The same principle would be applied to the 1 HD humanoid fighter - only, the d10 roll would be random on top of Monday's numbers.  The most likely candidate for fighter training would be a humanoid with 7 or 8 hit points (with 5 or 6 hit points occurring, but more rarely), so the 1st level orc fighter should have d4+4 hit points for mass (assuming we don't want to use a d100 to determine hit points) and d10 hit points for fighting ability.  That still leaves the possibility of a 1st level having less hp than a ordinary man-at-arms, but since there's a rationale for it (the training had largely failed, since only a 1-3 on a d10 was rolled) I am more comfortable with the result.

Some of the non-readers will jump on my 'rationale' and scream that it's a story, so allow me to explain.  I never said that a 1 HD humanoid couldn't have 1 hit point and enter combat.  The response screamed that such would exist, and people rushed about this week proving it, giving examples of what these would be like and so on, but they merely misread what I'd written.  Yes, there would be a 1 hit point orc that might enter combat.  Only, you'd probably have to comb through more than 11,000 orcs to find one.  That was my point.  However, as the reader knows . . . numbers; confusing; not looking at them.

I said the 'balance' would have 7 or 8 hit points.  Not ALL.  The balance.  I cannot help it if people cannot read.  But that is what I said on Wednesday.

My rationale is only that I have an origin for where those fighter level numbers come from - those are training hit points, not constitution hit points.  Constitution bonuses per level are thus improved fitness resulting from additional training.  Thus, a 2nd level orc fighter with a 15 constitution would have 5-8 hit points from mass, 2-20 hit points from habits developed through training and an additional 2 hit points gained from improved fitness.  I don't have to make a story about where the points come from.  They originate in the same way for every orc, in a quantifiable manner.

Since the mass roll for new characters is going to go up in my world, to reflect this new perspective, I don't expect players will complain.  Players never contain about more of anything.  Thus the balance is maintained. The orcs have more hit points and so do the players.

Well, I was going to get into my stunning rules, but this is enough for today.  Have at it, boys.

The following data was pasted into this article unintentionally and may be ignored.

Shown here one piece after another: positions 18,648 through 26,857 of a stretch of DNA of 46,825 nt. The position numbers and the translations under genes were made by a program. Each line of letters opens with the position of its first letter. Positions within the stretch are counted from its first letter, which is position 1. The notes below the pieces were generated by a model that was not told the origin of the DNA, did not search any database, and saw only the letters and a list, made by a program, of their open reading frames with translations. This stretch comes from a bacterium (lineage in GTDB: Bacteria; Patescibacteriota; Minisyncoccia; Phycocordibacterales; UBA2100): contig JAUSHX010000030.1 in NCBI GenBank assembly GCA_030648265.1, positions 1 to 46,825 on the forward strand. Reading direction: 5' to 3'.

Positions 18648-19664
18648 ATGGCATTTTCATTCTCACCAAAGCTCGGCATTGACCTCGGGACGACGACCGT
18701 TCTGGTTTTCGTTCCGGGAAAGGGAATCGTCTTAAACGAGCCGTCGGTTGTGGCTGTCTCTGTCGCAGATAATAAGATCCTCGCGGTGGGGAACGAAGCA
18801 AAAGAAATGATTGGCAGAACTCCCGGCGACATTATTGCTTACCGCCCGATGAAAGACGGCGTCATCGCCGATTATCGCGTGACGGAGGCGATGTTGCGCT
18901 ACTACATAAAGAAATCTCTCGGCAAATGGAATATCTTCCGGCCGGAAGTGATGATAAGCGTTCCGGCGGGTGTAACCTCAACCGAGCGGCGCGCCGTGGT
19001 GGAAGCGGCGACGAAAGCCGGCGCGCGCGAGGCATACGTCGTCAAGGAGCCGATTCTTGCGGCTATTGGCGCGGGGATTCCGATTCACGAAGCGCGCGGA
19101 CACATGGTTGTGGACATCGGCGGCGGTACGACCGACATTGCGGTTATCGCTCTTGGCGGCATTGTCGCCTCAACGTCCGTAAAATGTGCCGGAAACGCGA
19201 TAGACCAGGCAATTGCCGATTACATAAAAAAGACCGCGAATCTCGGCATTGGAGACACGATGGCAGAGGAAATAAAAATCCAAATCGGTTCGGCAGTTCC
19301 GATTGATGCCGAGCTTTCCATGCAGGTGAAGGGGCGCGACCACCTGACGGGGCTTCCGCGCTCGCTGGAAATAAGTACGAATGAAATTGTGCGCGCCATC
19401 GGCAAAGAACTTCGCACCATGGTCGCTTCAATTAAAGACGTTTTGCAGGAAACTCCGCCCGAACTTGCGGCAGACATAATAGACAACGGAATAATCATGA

7 comments:

JB said...

@ Alexis:

It always seemed to me that in your campaign (where things were so grounded in fact, reality, math) the MASS would be the set number and the HPs given for class would be the variable one...to reflect the vagaries of how well a character's training "took."

[I don't remember your justification for 1st level PCs having full HPs or whether or not NPC 1st levelers had random rolled HPs to reflect laziness or ineptitude or whatever in non-PCs]

The part where this doesn't jibe for me is when it comes to the random weapon damage. If you're not going to do random vagaries of fate or whatnot in terms of HPs, why should weapon damage not follow suit? Why shouldn't a better attack roll (not just a "20") indicate a larger amount of damage being dished out? Or would a higher level adventurer, with more combat "know-how" have a better chance of striking a telling blow then just minor lacerations and bruises (low damage rolls)?

The original game, as written, ascribes a lot to random chance, and I can see that while you acknowledge chance you also look to cut down on absurdities by tightening up probabilities to make things more consistent with reality. I guess my question is where (and why) draw the line?

I'll be interested to see if this whole line of thought leads you to changing what you've done for the last 2-3 decades.

Alexis Smolensk said...

JB,

The 'mass' is random because a pound of flesh isn't universal. Two different 180 pound humanoids can have considerably different measures of health; the construction of their bodies will be different. The 260 lb. boxer with a 'glass jaw' for instance. Thus, while weight gives an approximate variable (d8 vs d6) the random element includes the possibility of not having been structured as compactly or healthily.